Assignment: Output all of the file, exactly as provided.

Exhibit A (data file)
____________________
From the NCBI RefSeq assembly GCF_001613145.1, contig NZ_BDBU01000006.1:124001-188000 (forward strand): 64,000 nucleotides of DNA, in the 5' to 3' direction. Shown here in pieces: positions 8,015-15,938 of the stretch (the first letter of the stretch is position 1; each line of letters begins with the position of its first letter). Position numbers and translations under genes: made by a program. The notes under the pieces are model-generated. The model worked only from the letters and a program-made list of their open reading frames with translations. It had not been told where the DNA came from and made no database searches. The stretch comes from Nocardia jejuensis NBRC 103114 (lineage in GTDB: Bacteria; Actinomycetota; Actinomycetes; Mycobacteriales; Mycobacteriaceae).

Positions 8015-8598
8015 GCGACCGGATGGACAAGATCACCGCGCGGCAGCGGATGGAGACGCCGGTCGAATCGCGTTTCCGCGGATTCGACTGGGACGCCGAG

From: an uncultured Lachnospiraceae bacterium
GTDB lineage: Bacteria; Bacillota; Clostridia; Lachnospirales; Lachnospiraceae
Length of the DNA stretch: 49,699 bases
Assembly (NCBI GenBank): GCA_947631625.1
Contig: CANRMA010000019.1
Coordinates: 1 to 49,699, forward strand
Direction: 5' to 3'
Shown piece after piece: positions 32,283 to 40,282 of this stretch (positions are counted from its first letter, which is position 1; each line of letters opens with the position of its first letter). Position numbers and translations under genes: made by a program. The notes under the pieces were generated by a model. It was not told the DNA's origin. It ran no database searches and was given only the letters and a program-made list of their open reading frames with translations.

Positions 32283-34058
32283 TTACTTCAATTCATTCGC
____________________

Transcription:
From the NCBI RefSeq assembly GCF_001613145.1, contig NZ_BDBU01000006.1:124001-188000 (forward strand): 64,000 nucleotides of DNA, in the 5' to 3' direction. Shown here in pieces: positions 8,015-15,938 of the stretch (the first letter of the stretch is position 1; each line of letters begins with the position of its first letter). Position numbers and translations under genes: made by a program. The notes under the pieces are model-generated. The model worked only from the letters and a program-made list of their open reading frames with translations. It had not been told where the DNA came from and made no database searches. The stretch comes from Nocardia jejuensis NBRC 103114 (lineage in GTDB: Bacteria; Actinomycetota; Actinomycetes; Mycobacteriales; Mycobacteriaceae).

Positions 8015-8598
8015 GCGACCGGATGGACAAGATCACCGCGCGGCAGCGGATGGAGACGCCGGTCGAATCGCGTTTCCGCGGATTCGACTGGGACGCCGAG

From: an uncultured Lachnospiraceae bacterium
GTDB lineage: Bacteria; Bacillota; Clostridia; Lachnospirales; Lachnospiraceae
Length of the DNA stretch: 49,699 bases
Assembly (NCBI GenBank): GCA_947631625.1
Contig: CANRMA010000019.1
Coordinates: 1 to 49,699, forward strand
Direction: 5' to 3'
Shown piece after piece: positions 32,283 to 40,282 of this stretch (positions are counted from its first letter, which is position 1; each line of letters opens with the position of its first letter). Position numbers and translations under genes: made by a program. The notes under the pieces were generated by a model. It was not told the DNA's origin. It ran no database searches and was given only the letters and a program-made list of their open reading frames with translations.

Positions 32283-34058
32283 TTACTTCAATTCATTCGC